Some of the blame sits with the Trump administration itself, said Jason Bordoff, a former Obama administration energy adviser who is currently advising Joe Biden's campaign and is the founding director of the Center on Global Energy Policy at Columbia University.
While environmental groups and Native American tribes that fought the projects have gotten more sophisticated in their courtroom tactics, it was Trump’s attempts to fast-track the Keystone XL and DAPL projects that ironically led to fatal environmental permitting flaws that prompted the courts to block them, Bordoff said.
“Reports of the death of oil and gas pipelines seem exaggerated,” he said. “More importantly, a key reason for these recent pipeline defeats is that Trump's energy dominance agenda backfired, as his administration was taken to task for cutting corners in their environmental reviews. With a more careful and thorough environmental review process, other pipeline projects may yet be able to move forward.”
A White House official referred questions to the Justice Department, which declined to comment.
Environmental groups have been happy to take credit for blocking the three pipelines, which they have fought through courtroom battles and in publicity campaigns for years. The campaign against the Atlantic Coast Pipeline in particular managed to draw out the approval process, even succeeded in taking it to the Supreme Court, which sided with developers Duke Energy and Dominion Energy last month.
But the greens' strategy of causing delays ultimately drove up the pipeline's cost by $3.5 billion — nearly double its original $4 billion construction estimate — and the two utility owners canceled it rather than risk further overruns. Some environmentalists said they believe those tactics have helped turn the tide for good against oil and gas pipeline projects.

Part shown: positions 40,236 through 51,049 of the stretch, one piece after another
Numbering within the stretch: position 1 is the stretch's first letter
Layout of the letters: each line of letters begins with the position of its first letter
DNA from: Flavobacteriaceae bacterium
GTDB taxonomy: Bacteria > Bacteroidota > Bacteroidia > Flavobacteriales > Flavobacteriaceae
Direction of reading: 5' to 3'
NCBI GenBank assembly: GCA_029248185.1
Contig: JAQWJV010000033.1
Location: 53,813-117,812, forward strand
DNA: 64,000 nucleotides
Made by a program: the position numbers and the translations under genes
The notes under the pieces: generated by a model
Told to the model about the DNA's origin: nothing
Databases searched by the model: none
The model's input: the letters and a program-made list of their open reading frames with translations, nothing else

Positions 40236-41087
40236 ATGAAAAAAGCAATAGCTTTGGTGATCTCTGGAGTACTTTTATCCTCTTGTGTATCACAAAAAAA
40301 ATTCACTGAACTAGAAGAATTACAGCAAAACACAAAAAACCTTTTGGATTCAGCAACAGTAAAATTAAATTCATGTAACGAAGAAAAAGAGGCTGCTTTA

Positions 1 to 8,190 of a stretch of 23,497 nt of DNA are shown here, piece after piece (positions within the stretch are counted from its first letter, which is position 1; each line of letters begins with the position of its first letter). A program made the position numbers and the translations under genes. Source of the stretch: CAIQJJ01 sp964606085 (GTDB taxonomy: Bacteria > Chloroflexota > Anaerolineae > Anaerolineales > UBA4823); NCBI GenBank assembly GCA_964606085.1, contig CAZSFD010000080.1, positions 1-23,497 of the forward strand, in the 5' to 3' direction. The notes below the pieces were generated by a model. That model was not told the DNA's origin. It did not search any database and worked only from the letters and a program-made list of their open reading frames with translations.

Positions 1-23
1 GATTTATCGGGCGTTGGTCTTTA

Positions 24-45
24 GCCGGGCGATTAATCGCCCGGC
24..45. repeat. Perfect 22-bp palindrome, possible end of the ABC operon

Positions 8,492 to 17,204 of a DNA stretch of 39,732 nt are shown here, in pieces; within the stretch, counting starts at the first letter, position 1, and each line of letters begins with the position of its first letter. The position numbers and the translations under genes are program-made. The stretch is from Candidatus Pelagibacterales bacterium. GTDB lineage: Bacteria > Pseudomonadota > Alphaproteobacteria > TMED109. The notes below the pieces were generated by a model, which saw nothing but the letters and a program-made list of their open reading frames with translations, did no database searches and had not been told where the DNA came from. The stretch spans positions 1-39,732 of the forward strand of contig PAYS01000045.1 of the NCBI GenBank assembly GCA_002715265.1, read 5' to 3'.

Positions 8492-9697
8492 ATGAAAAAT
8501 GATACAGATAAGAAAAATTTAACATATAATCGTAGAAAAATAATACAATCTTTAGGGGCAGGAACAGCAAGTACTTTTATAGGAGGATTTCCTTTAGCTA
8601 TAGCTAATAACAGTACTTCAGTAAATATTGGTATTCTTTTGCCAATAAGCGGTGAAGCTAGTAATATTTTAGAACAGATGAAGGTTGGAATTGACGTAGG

"If I was a pipeline builder right now, I would be very, very nervous," said Kelly Sheehan Martin, director of the Beyond Dirty Fuels Initiative at the Sierra Club.
The Trump administration has also pinned the blame on environmental groups. After a federal judge on Monday ordered the shutdown of the Dakota Access Pipeline, which Native American tribes and environmentalists have fought for years, Energy Secretary Dan Brouillette issued a statement blasting environmental groups — despite D.C. District Court Judge James Boasberg’s laying the blame squarely on the Army Corps for failing to complete a required environmental review.
“It is disappointing that, once again, an energy infrastructure project that provides thousands of jobs and millions of dollars in economic revenue has been shut down by the well-funded environmental lobby, using our Nation’s court system to further their agenda,” Brouillette said.
Even some environmental groups say the administration and energy industry can exaggerate the greens' influence. Most pipeline projects draw little or no litigation at all, and green groups may not even have won the recent cases if the administration had done a better job of permitting, according to Lorne Stockman, senior research analyst at Oil Change International, a group that advocates for renewable energy.